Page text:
Preview by: Maryam Philpott
Few people probably remember the theatre museum in Covent Garden that closed in 2007 and even fewer will know that its collection was transferred to the main V&A Museum site in South Kensington. With a remit to showcase the history of design and in a maze of rooms, the Theatre and Performance Gallery is tucked away on the second floor and is usually the place for a quiet potter far from the bustling crowds of the other galleries. But all that is about to change as the Theatre and Performance Gallery finally gets its standing ovation with the arrival of Curtain Up: Celebrating 40 Years of Theatre in London and New York which opens on 9 February for a 6-month run before transferring to Lincoln Centre, New York in October.
2016 is the 40th anniversary of the Olivier Awards and this exhibition brings together materials from a variety of shows that have traversed the Atlantic to appear in both the West End and New York, winning Olivier and Tony Awards. It’s stuffed with surprising facts and figures including almost comparable attendance rates for 2015 – the West End attracted 13.5 million people, while Broadway entertained 14 million – and the knowledge that 19 individuals have won an Olivier and a Tony for the same role in the same production in both countries. Londoners, however, will be somewhat miffed to learn that ‘playbills’ in New York are free while they cost upwards of £4 here and as high as £8-10 for a major star vehicle.
For many, the theatre artefacts alone will be well worth the visit, from Michael Crawford’s original Phantom of the Opera mask, to Julia McKenzie’s Guys and Dolls garter from 1982, Helen Mirren’s queenly dress from the 2013 production of The Audience and Ruthie Hensall’s 1997 Chicago outfit to Judi Dench’s 1987 Cleopatra costume – which is very timely given the National’s recent announcement of Antony and Cleopatra in early 2018 with Ralph Fiennes and an, as yet, uncast Cleopatra. Dance productions are also featured and key pieces include furry swan trousers from Matthew Bourne’s all-male Swan Lake and Rudolf Nureyev’s jacket from his 1977 Romeo and Juliet.
The actors are only one side of the story and one of the things this show does well is give equal space to the extensive backstage work that goes into any production. Interactive elements include a small lighting rig that visitors can manipulate and a sound booth allowing you to adjust the levels on the Hairspray soundtrack, before culminating in a small recreation of the set from Curious Incident of the Dog in the Night Time, which uses projection all around you to simulate being on stage. Less showy but equally interesting items include scale model set designs for An Inspector Calls and Arcadia, as well as a note from Ian McKellan to his understudy in Amadeus recommending he ‘get their attention + curiosity going’.
Given this is a celebration of award ceremonies, there’s also a chance to learn more about the decision-making process for the Oliviers and Tonys, while seeing how the design of the trophies themselves have changed. Penelope Keith was awarded a Wedgewood vase when she won an Olivier in 1976, which is on display here, as well as more up-to-date versions of both awards and the process of creating them and their nameplates separately to avoid winner’s names being leaked.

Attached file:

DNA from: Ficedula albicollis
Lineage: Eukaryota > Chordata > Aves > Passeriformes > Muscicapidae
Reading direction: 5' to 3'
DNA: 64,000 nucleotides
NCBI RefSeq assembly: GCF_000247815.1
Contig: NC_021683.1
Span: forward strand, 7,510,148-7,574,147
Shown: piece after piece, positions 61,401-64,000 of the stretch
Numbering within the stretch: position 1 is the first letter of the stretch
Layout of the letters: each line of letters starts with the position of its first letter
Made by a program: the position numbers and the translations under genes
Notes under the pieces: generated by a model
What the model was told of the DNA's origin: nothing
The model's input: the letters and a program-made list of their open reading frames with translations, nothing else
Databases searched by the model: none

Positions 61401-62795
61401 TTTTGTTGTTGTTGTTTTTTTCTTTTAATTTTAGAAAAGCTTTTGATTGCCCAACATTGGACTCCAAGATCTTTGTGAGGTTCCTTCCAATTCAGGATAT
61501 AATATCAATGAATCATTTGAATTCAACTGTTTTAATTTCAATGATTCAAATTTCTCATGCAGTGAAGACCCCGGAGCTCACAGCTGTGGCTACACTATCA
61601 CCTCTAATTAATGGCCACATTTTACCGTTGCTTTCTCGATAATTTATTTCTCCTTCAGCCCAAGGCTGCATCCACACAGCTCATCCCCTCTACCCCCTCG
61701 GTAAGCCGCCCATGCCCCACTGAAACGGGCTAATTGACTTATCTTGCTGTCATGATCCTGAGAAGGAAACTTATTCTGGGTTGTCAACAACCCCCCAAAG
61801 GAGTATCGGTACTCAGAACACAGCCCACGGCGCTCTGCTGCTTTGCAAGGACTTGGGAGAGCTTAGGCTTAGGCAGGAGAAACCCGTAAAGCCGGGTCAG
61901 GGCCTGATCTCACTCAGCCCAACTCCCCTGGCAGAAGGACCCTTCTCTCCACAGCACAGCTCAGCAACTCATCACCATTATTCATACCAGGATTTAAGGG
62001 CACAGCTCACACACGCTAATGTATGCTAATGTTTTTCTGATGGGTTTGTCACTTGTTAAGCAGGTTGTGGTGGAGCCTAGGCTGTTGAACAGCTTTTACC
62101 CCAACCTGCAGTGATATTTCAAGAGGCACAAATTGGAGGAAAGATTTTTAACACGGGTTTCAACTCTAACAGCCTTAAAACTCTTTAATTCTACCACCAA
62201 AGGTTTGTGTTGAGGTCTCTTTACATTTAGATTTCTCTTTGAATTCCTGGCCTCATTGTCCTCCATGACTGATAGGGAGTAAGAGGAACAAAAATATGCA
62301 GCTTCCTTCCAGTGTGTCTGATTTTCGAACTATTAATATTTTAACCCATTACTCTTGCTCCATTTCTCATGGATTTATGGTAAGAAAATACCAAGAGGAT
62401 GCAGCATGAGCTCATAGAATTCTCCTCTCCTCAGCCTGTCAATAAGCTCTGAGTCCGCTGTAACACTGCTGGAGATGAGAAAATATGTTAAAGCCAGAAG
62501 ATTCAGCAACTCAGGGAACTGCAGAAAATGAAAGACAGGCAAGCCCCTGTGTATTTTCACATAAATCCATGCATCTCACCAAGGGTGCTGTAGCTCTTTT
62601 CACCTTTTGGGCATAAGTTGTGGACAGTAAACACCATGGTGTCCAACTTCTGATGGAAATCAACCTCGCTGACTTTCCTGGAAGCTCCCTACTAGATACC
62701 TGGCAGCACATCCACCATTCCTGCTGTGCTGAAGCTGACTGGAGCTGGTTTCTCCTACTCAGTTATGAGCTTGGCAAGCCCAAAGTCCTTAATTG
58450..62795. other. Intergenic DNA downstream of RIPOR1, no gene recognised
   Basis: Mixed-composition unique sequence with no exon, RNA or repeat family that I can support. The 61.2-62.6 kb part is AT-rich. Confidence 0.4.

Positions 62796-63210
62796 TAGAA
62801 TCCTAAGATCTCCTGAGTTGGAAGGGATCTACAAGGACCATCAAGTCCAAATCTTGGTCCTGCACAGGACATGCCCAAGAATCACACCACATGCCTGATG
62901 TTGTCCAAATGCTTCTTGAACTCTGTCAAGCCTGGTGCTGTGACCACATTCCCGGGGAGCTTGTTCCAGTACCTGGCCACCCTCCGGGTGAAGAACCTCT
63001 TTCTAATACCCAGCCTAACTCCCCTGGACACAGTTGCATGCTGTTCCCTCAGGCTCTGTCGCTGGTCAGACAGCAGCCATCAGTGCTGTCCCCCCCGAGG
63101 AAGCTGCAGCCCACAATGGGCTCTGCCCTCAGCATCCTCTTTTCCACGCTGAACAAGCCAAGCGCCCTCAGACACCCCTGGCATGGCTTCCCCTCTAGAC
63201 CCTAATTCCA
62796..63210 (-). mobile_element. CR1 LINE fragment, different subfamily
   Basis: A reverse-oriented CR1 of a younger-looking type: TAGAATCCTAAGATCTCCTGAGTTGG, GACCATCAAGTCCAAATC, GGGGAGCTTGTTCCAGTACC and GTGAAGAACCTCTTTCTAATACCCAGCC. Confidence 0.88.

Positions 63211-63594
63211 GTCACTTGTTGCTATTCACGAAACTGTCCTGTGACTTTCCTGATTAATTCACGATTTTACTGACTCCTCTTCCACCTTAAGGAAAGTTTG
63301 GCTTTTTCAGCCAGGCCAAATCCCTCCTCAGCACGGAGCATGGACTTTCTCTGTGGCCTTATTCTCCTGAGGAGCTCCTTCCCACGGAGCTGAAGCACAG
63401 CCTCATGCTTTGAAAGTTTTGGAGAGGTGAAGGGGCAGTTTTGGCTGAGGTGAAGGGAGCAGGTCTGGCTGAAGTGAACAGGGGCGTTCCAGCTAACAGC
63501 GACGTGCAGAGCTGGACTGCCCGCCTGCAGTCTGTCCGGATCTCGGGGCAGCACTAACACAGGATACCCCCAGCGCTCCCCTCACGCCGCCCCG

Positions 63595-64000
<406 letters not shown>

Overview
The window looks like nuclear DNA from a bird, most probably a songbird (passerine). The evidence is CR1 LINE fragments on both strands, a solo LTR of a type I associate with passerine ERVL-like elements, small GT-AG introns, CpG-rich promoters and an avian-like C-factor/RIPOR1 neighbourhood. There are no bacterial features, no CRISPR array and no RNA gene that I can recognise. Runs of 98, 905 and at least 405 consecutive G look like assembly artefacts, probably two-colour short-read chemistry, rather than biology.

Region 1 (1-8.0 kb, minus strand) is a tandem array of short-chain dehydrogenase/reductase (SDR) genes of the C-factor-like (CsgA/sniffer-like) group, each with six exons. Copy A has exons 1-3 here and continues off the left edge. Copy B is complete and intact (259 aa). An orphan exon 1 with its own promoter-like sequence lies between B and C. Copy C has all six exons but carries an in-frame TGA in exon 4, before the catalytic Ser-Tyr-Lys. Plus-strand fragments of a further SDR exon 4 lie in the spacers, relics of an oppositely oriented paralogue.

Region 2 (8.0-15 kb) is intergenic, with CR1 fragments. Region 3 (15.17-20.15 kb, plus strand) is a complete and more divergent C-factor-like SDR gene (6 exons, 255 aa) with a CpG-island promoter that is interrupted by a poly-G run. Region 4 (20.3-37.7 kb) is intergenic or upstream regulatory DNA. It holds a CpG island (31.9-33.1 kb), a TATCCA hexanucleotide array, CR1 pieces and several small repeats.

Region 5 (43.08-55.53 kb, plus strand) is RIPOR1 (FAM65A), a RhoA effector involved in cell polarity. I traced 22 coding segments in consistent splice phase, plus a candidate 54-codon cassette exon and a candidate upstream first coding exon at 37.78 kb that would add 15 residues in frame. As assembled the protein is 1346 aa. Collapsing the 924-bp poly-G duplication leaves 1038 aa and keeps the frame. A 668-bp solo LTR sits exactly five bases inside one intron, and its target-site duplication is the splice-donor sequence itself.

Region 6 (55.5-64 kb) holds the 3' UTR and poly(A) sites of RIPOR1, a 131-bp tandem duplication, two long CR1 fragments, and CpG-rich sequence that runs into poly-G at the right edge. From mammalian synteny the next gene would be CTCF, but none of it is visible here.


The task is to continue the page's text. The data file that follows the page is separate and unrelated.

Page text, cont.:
For a museum specialising in design, V&A exhibitions have floundered in recent years, and while blockbuster shows about David Bowie and Kylie have attracted attention, curation has been weak. Then everything changed with the arrival of the spectacular Alexander McQueen show last summer that led to 24-hour openings and a clamouring for tickets that museums can usually only dream of. Consequently, it has become clear that objects are no longer sufficient on their own but must be part of a unified approach to curation that designs the gallery space to fit the material, and in Curtain Up RFK Architects and Tom Piper have created an exhibition that showcases the work of theatre professionals while also celebrating the glitz and glamour of the West End and Broadway.
As you enter, the walls and floor are covered in a stylised design of theatres and a map that shows the relative positions of all theatres both cities. Another highlight is a ballet bar and mirrors that evoke the 1975 production of A Chorus Line with original top hats lining the walkway. Video, sound, illustration, text and objects have been cleverly united in what Julian Bird, the Chief Executive of the Society of London Theatre, described as a ‘level of excellence in creating award-winning theatre’ that unites talented individuals both on and off stage. If you can navigate your way to the V&A’s Theatre and Performance Gallery this new exhibition is well worth a visit for anyone who loves the theatre.
Combining the archives of the V&A, New York Public Library for the Performing Arts, and supported by the Society of London Theatre, Curtain Up is part of a series of events to celebrate the 40th anniversary of the Olivier Awards. Further educational talks and workshops will be announced shortly.
Runs Until: 31 August 2016 | Image: Jonathan Hordle